Photo of Taide Elena holding up a picture of her grandson Jose Antonio Elena Rodriguez

A Grandmother Stronger Than the U.S.-Mexico Border Wall

NORTH AMERICAN CONGRESS ON LATIN AMERICA

On April 10, 2013, hundreds of people gathered on both sides of the U.S.-Mexico boundary, uniting at the wall which divides Nogales, Sonora and Nogales, Arizona. The occasion was a binational vigil and protest on the six-month anniversary of the killing of 16-year-old José Antonio Elena Rodriguez, gunned down by the U.S. Border Patrol on October 10, 2012.

We protested six months without justice: six months without even knowing the names of the agent(s) who shot José Antonio from the U.S. side of the divide; six months with no charges filed against anyone in the Border Patrol by U.S. authorities; six months of grief and frustration.

Protesters holding up signs to bring attention to border violence after the death of Jose Antonio Elena Rodriguez. Their signs read, "Alto a los Abusos de la Migra", "Stop the Killings By Border Patrol", "End ALL abuses by Border Patrol + ICE", and signs where the words are obscured by the angle, as well as pictures of the boy.

photo by Richard Boren

But there had also been six months of struggle; six months of organizing; six months of not letting people forget. So there many of us stood on April 10, at the very spot where José Antonio died, the second large mobilization at the border wall since his death.

Before arriving in Nogales, I decided to make a video about the action. I usually don’t make such a decision until I attend an action and have answers to various questions: Are there enough people present? Is the event well organized? Is it sufficiently inspiring?

In this case, there were more than enough reasons to produce a video (see below). Yet, if I had to choose one I would put forth the name of Taide Elena, José Antonio’s grandmother—the grandmother who is pushing back against the wall of secrecy and the veil of impunity which hangs over these tragedies.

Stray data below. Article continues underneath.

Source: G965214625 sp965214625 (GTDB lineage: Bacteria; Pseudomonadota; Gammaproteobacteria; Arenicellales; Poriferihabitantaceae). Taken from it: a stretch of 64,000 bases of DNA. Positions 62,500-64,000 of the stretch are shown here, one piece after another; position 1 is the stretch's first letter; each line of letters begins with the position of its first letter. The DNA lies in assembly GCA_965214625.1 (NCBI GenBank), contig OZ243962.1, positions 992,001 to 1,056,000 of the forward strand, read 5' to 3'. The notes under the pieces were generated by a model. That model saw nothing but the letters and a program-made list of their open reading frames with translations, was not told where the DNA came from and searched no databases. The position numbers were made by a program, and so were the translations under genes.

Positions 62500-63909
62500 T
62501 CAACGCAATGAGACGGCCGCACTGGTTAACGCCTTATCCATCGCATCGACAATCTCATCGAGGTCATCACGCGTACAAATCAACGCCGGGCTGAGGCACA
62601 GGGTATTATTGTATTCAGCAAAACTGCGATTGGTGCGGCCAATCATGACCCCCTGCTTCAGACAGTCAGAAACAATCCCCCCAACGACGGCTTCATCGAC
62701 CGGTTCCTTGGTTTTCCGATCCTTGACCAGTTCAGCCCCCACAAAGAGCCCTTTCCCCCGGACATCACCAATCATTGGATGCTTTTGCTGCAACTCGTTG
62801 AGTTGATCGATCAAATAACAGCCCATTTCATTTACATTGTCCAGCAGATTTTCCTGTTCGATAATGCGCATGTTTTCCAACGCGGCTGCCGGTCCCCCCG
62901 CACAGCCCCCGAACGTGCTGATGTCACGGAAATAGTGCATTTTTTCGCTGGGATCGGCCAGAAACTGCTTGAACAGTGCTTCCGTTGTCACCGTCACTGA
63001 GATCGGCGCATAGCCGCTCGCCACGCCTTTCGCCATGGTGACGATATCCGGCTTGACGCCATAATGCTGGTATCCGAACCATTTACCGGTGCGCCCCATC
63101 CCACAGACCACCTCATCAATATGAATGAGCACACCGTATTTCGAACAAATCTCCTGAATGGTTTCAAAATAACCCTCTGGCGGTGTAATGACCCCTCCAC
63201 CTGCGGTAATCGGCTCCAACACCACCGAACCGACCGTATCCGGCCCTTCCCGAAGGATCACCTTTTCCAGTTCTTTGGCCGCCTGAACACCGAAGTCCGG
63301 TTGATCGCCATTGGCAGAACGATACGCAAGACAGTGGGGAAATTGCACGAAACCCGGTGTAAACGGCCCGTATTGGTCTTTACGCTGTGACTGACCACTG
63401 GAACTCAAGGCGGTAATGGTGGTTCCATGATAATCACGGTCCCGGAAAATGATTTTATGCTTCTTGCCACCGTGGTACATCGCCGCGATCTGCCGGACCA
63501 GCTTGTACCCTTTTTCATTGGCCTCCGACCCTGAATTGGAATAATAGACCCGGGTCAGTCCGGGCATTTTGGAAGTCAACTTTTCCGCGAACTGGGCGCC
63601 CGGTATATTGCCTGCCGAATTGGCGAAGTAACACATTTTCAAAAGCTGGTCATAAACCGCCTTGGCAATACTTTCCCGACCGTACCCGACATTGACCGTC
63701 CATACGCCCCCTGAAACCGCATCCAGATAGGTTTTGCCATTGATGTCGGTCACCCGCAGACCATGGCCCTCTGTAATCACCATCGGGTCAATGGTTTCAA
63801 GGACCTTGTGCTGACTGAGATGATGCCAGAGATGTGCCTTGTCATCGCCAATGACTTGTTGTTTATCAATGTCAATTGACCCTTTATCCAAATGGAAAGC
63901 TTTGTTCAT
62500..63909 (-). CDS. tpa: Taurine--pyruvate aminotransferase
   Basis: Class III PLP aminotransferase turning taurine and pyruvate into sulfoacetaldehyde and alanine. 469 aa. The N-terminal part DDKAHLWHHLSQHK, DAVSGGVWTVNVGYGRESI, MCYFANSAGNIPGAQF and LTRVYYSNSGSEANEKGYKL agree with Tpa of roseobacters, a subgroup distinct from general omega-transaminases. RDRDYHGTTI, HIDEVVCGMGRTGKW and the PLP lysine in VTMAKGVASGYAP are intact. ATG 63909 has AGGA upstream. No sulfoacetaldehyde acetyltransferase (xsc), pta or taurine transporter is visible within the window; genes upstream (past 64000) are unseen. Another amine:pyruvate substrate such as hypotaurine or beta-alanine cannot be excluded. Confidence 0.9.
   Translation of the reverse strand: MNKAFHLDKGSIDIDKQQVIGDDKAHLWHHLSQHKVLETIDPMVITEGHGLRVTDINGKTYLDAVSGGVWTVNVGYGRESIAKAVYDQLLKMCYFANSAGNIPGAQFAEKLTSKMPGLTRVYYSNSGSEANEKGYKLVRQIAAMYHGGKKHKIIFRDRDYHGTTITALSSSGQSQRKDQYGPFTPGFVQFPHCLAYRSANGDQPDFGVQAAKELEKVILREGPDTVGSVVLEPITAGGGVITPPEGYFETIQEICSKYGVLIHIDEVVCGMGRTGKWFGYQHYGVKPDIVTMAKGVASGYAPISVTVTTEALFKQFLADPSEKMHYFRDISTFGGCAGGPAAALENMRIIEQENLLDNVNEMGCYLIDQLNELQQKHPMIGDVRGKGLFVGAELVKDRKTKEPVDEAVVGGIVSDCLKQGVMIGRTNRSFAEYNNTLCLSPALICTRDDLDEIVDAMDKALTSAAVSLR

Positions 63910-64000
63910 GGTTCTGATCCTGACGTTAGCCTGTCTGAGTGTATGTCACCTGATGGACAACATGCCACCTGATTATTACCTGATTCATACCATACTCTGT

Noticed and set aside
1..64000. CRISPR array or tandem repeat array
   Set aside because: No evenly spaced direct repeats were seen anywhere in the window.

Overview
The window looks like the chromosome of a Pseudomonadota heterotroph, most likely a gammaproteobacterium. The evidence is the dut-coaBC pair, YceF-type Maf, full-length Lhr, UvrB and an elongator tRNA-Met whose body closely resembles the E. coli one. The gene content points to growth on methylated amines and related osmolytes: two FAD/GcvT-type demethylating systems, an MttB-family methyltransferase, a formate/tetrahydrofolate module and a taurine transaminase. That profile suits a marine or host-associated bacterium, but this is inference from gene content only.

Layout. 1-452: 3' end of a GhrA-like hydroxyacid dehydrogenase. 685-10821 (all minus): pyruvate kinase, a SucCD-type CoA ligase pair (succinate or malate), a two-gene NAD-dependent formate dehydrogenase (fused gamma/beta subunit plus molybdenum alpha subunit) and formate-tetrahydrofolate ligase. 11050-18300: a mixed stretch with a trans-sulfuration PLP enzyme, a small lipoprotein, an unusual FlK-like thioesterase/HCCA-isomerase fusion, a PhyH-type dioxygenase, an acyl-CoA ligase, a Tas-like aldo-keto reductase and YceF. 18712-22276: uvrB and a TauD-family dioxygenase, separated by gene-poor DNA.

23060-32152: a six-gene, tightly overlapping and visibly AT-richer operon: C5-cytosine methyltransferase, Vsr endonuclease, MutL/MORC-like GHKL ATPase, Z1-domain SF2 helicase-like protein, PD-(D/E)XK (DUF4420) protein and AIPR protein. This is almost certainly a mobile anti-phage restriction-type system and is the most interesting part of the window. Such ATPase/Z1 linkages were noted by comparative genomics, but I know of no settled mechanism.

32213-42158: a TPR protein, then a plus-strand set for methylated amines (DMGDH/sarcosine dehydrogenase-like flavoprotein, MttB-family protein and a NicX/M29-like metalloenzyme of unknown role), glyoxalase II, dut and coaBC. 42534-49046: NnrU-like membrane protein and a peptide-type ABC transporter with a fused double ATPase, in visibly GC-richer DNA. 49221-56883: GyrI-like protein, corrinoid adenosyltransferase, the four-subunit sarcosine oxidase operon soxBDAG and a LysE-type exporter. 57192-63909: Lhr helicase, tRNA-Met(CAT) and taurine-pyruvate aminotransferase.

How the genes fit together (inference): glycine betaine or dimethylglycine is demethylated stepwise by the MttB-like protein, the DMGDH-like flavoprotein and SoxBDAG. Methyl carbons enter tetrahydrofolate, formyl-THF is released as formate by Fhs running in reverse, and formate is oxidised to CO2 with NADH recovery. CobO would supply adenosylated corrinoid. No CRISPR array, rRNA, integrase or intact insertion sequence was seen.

Taide Elena is the mother of José Antonio’s father, who passed away several years ago, so she stepped in to help herdaughter-in-law fill the void in raising José Antonio. She has stated how loving a child José Antonio was and how profoundly she misses him.

Taide Elena’s grief is painfully apparent, but it is also apparent how her iron will for justice and her remarkable courage have transcended that grief. It is clear she will not rest until there is justice for her grandson and for others who have tragically died along the border.

The border can often seem like a sort of free-fire zone for the Border Patrol. Those who are gunned down, often shot in the back—as was José Antonio several times—are collateral damage. They are effectively part of the price of securing the border against supposed threats to national security.

Taide Elena and those who rallied together last month know that U.S. border policing strategy has itself become a grave threat: a threat to the rule of law; a threat to democracy; a threat to the very survival of many who live in the borderlands.

Taide Elena represents the very best of the border, where people are rising up and joining the struggle for justice, for peace, and for friendship between neighbors divided by a hideous border wall.

Due to the efforts of Taide and others the tide is slowly beginning to turn on the border. In this moment of terrible darkness, a beam of light is shining and the darkness no longer seems so vast.

“Our family is broken”: Grandmother of boy killed along border speaks out


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